Welll...this is either wrong, or says that there's a not a huge degree of competition among the major banks. Let's disregard sticky prices - changing the interest rate on a loan is not something that requires a long time to accomplish. I do accept that the market is perfectly competitive, but with five players, all of whom have relatively similar cost structures (not a shred of evidence to back up this belief, sorry), the oligopoly model of your choice should keep the spread close to where it was following a rate cut from Ottawa.
Should the banks refuse to follow the central bank's lead, it wouldn't make borrowing any cheaper, making the Bank of Canada's rate cut largely ineffectual.
Ted Carmichael, chief economist at JP Morgan Securities Canada, said it would not be unprecedented for this to happen.
"It simply means that if the [Bank of Canada] desires to reduce borrowing rates for consumers, home buyers and businesses it has to make larger reductions in its policy rate," he said.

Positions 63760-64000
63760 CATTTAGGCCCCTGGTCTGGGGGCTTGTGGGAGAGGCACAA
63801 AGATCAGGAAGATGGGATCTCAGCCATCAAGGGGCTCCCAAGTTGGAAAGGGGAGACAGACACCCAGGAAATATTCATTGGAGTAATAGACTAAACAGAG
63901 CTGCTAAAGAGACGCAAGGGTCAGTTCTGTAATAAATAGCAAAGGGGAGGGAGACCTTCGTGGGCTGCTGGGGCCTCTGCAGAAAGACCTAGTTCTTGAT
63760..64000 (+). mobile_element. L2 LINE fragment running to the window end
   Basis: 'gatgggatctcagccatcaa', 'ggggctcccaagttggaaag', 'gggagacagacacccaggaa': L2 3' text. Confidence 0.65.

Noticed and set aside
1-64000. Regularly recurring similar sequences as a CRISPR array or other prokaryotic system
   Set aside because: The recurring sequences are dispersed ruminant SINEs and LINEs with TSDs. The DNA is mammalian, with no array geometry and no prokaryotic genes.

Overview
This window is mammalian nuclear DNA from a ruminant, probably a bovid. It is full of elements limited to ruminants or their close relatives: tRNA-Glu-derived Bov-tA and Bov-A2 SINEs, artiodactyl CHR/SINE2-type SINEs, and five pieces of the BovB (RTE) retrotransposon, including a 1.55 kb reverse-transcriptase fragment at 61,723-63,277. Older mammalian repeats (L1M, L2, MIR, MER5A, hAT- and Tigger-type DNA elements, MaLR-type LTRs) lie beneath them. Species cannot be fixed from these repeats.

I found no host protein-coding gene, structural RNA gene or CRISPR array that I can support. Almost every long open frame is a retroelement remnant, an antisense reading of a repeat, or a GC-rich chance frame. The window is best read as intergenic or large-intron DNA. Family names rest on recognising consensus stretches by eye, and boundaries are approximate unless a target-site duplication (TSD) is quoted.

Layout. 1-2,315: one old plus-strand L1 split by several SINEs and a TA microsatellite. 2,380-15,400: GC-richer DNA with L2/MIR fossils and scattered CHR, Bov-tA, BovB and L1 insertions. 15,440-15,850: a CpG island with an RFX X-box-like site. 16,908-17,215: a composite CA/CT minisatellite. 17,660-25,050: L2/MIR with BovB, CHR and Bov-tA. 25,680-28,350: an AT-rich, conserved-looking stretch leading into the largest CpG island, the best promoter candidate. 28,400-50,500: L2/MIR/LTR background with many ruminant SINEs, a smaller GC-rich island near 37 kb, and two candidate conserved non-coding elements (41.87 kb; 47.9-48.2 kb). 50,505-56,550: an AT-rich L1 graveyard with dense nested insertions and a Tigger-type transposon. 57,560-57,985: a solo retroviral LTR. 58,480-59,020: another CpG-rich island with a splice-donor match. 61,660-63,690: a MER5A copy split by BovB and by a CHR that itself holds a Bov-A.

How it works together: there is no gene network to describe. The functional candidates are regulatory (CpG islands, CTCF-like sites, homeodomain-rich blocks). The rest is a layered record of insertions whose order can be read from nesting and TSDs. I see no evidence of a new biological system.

I find this misleading. Presumably if the banks have the collective power to stand firm on a full (quarter-point, presumably) rate cut, it makes little sense to find that a half-point cut would permit a quarter-point decrease in rates to 'trickle down', if you will. At least, I can't think of any market model in which price changes act in this manner.
POSTSCRIPT: Given the volume of posts while I was working at HRSDC relative to the number of posts while I'm engaged in studies, does anyone want to try and estimate the value I place on earning a doctorate from a good school?